A. I don't know, I shall have to go and ask some one. There are little statues around. There are wings to the building, people sitting there are looking over the water. Steps lead from the wings to the ground. Back of the building there is some more water. There is a little bridge and you pass over the bridge to go home. It is an arch. I think there must be something very beautiful here; so many of the people have flowers in their hair. It is some feast. They are playing games. One side there is a sandy court. Men are running and jumping over a barrier. The others are looking and cheering. No women out there. I don't find any one I know.

Q. How are you dressed?

A. just like the others. I have a white robe of some kind, it is clasped on the arm by a gold clasp, a bracelet. My hair is tied up some way. Why did you not speak to me about that before? My hair is all puffed up some way behind. My arms are bare.

Q. What sort of material is your dress made of?

A. It is soft wool of some kind. It looks a little bit coarse, but is very soft ... It is not a feast, just a place where people come for pleasure. The men are doing something else now, jumping and running; they take off their robe when they run.

Q. Who is the emperor, what is his name?

A. I don't believe I know.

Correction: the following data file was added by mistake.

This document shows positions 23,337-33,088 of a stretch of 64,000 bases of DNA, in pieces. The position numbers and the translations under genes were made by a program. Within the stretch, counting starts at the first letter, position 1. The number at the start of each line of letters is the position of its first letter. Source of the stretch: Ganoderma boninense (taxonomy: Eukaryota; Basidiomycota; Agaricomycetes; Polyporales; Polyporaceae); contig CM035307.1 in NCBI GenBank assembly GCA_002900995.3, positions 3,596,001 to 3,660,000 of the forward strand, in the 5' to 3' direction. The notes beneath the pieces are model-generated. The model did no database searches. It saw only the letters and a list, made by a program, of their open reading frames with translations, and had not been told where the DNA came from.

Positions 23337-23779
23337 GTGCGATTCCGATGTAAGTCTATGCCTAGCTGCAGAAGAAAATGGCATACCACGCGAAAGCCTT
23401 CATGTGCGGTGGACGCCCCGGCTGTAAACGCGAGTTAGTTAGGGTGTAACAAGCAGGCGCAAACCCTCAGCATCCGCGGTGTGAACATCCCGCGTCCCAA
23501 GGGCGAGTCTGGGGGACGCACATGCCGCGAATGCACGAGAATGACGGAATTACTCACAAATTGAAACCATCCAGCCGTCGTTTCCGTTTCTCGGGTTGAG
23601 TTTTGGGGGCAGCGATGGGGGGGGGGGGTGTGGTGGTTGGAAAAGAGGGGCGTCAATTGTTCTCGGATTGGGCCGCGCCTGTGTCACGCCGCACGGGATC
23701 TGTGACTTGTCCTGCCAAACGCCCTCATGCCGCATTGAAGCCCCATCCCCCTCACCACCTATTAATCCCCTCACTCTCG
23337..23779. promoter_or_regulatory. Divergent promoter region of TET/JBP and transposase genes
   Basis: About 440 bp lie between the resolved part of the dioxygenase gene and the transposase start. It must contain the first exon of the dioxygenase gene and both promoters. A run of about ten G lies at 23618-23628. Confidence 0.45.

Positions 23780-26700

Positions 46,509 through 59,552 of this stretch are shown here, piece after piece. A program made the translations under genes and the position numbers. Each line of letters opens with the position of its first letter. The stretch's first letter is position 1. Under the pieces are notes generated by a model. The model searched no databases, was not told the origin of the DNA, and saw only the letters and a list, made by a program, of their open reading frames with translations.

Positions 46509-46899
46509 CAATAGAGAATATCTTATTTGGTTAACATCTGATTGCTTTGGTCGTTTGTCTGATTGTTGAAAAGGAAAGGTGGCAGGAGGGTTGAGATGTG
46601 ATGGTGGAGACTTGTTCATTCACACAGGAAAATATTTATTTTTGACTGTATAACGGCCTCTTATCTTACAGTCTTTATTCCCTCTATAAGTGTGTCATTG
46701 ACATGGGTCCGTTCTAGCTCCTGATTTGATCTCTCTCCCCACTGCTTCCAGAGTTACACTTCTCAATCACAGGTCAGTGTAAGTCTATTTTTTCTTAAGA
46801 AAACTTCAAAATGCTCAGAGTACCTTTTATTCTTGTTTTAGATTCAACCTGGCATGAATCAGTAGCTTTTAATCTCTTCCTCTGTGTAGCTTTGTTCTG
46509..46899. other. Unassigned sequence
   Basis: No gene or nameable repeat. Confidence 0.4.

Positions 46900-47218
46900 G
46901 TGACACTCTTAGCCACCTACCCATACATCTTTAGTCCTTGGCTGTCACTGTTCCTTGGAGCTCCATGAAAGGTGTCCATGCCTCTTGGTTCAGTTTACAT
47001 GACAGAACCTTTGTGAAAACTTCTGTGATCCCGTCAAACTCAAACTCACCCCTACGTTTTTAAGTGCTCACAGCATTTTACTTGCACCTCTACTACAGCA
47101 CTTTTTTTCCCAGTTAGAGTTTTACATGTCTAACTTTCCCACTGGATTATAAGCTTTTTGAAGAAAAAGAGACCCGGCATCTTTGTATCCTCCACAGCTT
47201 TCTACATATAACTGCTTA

Q. Ask some one.

A. I shall see if I can find some one in the building. Is it not curious I don't know?

Q. What is your father's name?

A. He is dead.

Q. What was his name when he lived?

A. It sounds like a silly name, I only know one of his names, Prato, that was the name we called him in the house.

Q. How long has he been dead?

A. About 7 years.

Q. How old are you now?

A. Why, I think I am about 29, I must be because I live in the house over there, and it is my own house.

Q. Are you married?

A. Yes.

Q. What is your husband's name?

A. I will think of it in a minute. They are waiting for me over the bridge. There is a man in the house; he is one of the slaves, I should not speak to him.

Q. What sort of a looking man is he?

A. An ordinary looking man from the mountains, they bring a great many. My husband brings several home every year.

Q. Is he black or white?

A. Oh, white.

Q. What is the name of the country from which he comes? A. I don't know. It is east somewhere from here. He does not come from the west. Of course he is darker than we are. The east, that is where the war is. My husband is a general, he is away from home.

Q. Do you know your husband's name now?

A. I can't think of his name.

Q. What is the reason you don't remember things?

A ... You stay with me won't you? Some time you seem to go away from me and then all grows dark.

Q. Who am I.